I Call myself Princess, Jani Lauzon’s “play with opera,” is now playing at Toronto’s Aki Studio
Written by Jani Lauzon, I Call myself Princess is a powerful, captivating play that addresses Indigenous identity and culture. Playing at Toronto’s Aki Studio, this musical performance is above all an eye-opener.
The premise: modern-day Metis student William (Aaron M. Wells) moves to Toronto from Winnipeg on a music scholarship for Indigenous students. He immerses himself into the life of Creek/Cherokee singer Tsianina Redfeather (Marion Newman) who performed widely in the 1910s and 20s to audiences who wondered if this “pretty little thing” could speak English. Through her story, William attempts to come to terms with the use of Indigenous music by white artists and how he fits into that picture.
Their two stories are deftly intertwined as Tsianina Redfeather and William appear in each other’s realities. Interestingly, Tsianina is like an invisible shadow in William’s apartment, placing her biography in strategic locations so her story won’t get brushed aside; then in the second act, the two of them (or their spirits) converse in the same world.
Many parallels exist between Tsianina Redfeather and William: both have music as a lifeline, both have white benefactors, and both struggle with questions of authorship. Both also end their journeys by “going in the forest,” which I believe means that they take steps towards reclaiming their culture.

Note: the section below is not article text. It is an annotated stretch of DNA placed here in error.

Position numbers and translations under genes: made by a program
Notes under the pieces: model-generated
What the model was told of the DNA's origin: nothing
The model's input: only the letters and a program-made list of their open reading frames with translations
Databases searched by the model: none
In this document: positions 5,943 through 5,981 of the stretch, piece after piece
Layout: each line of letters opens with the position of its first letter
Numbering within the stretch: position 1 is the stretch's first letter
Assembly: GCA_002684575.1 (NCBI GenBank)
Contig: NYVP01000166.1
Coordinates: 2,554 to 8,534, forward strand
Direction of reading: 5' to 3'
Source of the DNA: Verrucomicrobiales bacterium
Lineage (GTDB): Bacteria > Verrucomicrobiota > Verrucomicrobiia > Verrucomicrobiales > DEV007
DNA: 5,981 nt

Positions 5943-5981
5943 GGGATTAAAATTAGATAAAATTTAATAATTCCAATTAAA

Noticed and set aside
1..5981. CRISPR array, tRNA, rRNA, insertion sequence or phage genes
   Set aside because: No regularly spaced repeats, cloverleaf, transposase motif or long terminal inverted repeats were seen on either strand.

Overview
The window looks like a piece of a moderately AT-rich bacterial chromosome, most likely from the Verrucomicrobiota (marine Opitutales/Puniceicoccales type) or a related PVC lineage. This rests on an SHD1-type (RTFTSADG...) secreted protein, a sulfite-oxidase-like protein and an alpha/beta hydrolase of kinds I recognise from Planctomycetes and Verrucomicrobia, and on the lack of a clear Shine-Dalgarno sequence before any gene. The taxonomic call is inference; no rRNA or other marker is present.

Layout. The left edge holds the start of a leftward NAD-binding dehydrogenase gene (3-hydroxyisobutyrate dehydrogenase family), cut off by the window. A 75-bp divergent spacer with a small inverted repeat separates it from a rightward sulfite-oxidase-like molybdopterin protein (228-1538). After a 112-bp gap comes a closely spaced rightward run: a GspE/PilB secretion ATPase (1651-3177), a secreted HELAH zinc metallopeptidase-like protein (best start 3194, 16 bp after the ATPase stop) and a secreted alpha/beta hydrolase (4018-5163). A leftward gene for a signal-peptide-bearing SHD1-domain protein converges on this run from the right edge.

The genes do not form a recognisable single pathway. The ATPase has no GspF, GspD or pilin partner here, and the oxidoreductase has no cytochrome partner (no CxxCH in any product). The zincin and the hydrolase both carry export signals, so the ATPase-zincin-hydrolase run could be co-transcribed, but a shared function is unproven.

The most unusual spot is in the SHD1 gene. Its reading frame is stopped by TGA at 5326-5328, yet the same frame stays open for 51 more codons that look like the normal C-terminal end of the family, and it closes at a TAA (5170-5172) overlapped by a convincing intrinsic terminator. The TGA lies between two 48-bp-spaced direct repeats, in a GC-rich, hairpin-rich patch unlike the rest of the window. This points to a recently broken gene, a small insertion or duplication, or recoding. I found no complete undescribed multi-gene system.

I Call myself Princess also gives a nod to challenges faced by Black people, women and homosexuals. There is an amusing scene in which William is almost jealous of his black boyfriend Alex since he gets thirty days of recognition during Black History Month. Also it’s notable to recognize that Cadman’s lyrics were written by Nelle Richmond Eberhart, who broke ground by becoming the first woman librettist to have her work performed at the New York Metropolitan Opera. Tsianina Redfeather helped her get there.
At the start of the play, I thought the operatic music was by Charles Wakefield Cadman; by the end I came to understand that this white composer’s career was built by “borrowing” or “stealing” music from Indigenous peoples, depending on how you look at it.
I knew nothing of Indigenous performers before this play, nor was I familiar with the Indianist movement during Tsianina Redfeather’s time. It was surprising to me that American classical music had incorporated Indigenous melodies.
I learned so much about untold stories during I Call myself Princess. Bravo to Jani Lauzon and her team for reviving Tsianina Redfeather in such a beautiful, genuine manner and for opening our eyes to different versions of musical history.
- I Call myself Princess is playing until September 30 at Aki Studio, Daniels Spectrum (585 Dundas Street East)
- Shows run Tuesday to Saturday at 8 PM, Sunday at 2 PM
- Audio Described Performance on Friday, September 21 at 8 PM
- Relaxed Performance on Thursday, September 27 at 8 PM
- Show Run Time: approximately 120 minutes with one 15 minute intermission
- Ticket prices range from $25 – $30 with PWYC on Tuesdays
- Tickets are available online, by phone at 416.531.1402 or at the door
Photo of Marion Newman by Dahlia Katz, design by Mariah Meawasige